Your Monday Morning Roundup
Let’s hit it!
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The kid had torn his left ACL for the second time in nine months. The kid was thinking about quitting football. The kid needed to remember who he was.
So Heupel, who had been Bradford’s quarterback coach at Oklahoma, delivered a pep talk that made this wild Eagles offseason possible. As Bradford had confessed to the St. Louis Post-Dispatch in December, that second ACL tear had done more than wipe out his fifth season with the Rams. After winning the Heisman in 2008, after the Rams had selected him with the No. 1 overall pick in the 2010 draft, Bradford had begun doubting his future in the NFL.
If you’re keeping score at home, the Eagles now have two quarterbacks who wanted to quit the sport at times over the past 15 months. Awesome?
What is it about us that makes us do weird things on new apps? Just two days into the launch of the new live streaming app Periscope and showing off the contents of our fridge to thousands of strangers around the Internet is a thing. The hashtags #fridgeview and #showusyourfridge regularly pop up during live streaming events on Periscope.
This is a phenomenon that does not seem to exist on Periscope’s live streaming rival Meerkat, but the two share another common theme – streams of the mundane. I watched a guy show off his pineapple in the early days of Meerkat (meaning a couple of weeks ago). Over 700 people tuned in as this guy described a pineapple on his counter for several minutes. I have no idea why that many people were on the stream. Perhaps they were like me – they were waiting for there to be more to it than that.
I wouldn’t worry about it. Twitter started off the same way, with users posting status updates throughout the day. Facebook started as a people listing. Snapchat was dick pics. Pinterest
was still is women posting pictures of food. People will figure out how to use Periscope and Meerkat before long, and during a breaking news events, it’s going to be invaluable. Both need to default to videos being saved though– you don’t want people having to decide between streaming or recording a video. It should be both. And just last night Twitter founder Jack Dorsey was live-streaming from ringside at WrestleMania. My idea? Seth Rollins should’ve periscoped his run to the ring for the title belt. It would’ve been the most San Francisco thing ever and one of the most unique possible uses of Periscope.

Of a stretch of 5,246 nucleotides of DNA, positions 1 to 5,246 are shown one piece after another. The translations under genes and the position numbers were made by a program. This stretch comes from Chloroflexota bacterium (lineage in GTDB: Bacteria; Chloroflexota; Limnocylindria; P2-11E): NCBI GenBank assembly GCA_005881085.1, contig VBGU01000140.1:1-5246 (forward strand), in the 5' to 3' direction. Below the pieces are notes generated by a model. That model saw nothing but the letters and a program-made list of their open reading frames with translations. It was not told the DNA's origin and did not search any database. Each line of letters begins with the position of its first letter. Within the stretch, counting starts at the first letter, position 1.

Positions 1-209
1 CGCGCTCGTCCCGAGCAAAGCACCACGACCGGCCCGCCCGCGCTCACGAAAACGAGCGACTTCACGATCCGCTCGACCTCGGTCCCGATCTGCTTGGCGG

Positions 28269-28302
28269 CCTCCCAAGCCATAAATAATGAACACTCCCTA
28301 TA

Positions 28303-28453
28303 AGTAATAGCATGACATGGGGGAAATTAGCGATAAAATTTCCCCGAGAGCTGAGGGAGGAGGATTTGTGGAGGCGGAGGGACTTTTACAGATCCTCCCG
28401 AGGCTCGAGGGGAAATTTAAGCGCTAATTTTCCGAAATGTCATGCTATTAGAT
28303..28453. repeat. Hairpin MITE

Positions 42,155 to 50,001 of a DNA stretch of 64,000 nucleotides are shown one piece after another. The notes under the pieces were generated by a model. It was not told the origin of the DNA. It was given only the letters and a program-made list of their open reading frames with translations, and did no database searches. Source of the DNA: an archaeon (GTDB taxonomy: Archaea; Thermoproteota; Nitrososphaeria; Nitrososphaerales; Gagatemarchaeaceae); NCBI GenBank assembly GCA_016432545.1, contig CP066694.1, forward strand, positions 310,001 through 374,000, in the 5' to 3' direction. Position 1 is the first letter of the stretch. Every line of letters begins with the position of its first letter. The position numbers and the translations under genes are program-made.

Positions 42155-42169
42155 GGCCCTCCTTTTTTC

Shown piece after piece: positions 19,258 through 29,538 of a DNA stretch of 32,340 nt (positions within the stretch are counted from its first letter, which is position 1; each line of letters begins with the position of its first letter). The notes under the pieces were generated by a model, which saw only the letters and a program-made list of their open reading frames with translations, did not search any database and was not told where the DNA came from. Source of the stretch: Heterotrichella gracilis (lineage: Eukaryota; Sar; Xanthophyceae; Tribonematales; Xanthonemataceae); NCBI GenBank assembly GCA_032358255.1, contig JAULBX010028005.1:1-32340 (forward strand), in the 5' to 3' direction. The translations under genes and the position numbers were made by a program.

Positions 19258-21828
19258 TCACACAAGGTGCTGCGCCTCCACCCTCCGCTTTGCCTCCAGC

Showalter moved on to other topics but then circled back a few minutes later to Rodriguez, whom he managed for a season in Texas, 2003, when Rodriguez won the first of his three American League Most Valuable Player awards.
“You know what’s slowed down?” Showalter asked. “The way he runs around the bases.”
With opening day a week away, it was an example of how Rodriguez, as he returns from a one-year suspension for using performance-enhancing drugs, figures to maintain his ability to get under the skin of others, this time with a home run trot that Showalter thought had carried even more preening than usual.
The hell, Keith?
Waiting until voting closed in PSMFO64… nice.
“We’re looking to be interactive. Social media will be a big part of our format. We won’t be taking telephone calls, but we will be looking at Twitter, Facebook, Instagram, and other sources and reporting what people are communicating. No specific time has been set per hour to go to social media, but we will set time aside for a digest of viewer and fan comments.
“In addition to giving our opinions, we will delve into subjects besides sports. We’ll talk about popular culture and what is going on in people’s minds. If the world is immersed in arguing whether a dress is white and gold or blue and black, we’ll be on it. We’ll also interview guests from movies and TV. I look forward to that.
“One of the greats about broadcasting from the Wells Fargo Center is the number of people, including sports figures, who walk in here on a daily basis. We’ll have access to many of them. We’ll also have the resources of NBC going for us.”
Few thoughts, to each of those grafs:
1) All for the social media thing. But I have this feeling they’re going to use social media the way so many other mainstream programs use social media: the wrong way. Airing viewer comments and feedback, or worse, buzz, dumbs down social media to a simple sounding board that provides easy, anecdotal quotes. That’s a part of it, sure, but there’s actual reporting and stories that can come from it. It’s just a part of the world now, not some newfangled thing only good for pictures of cats and snow.
2) Talking about memes on a show geared toward sports fans sounds awful.
3) NBC is all about morning shows. Like sports, but to a lesser degree, they’re still watched live and provide room for ample sponsorships. No doubt we’ll be hearing buzz for BOB with in-game spots during Phils season.
It’ll be interesting to see how this shakes out. Haven’t seen a sports thing like this since Cold Pizza… which became First Take.
You know the drill. LibertyBroadcast.co.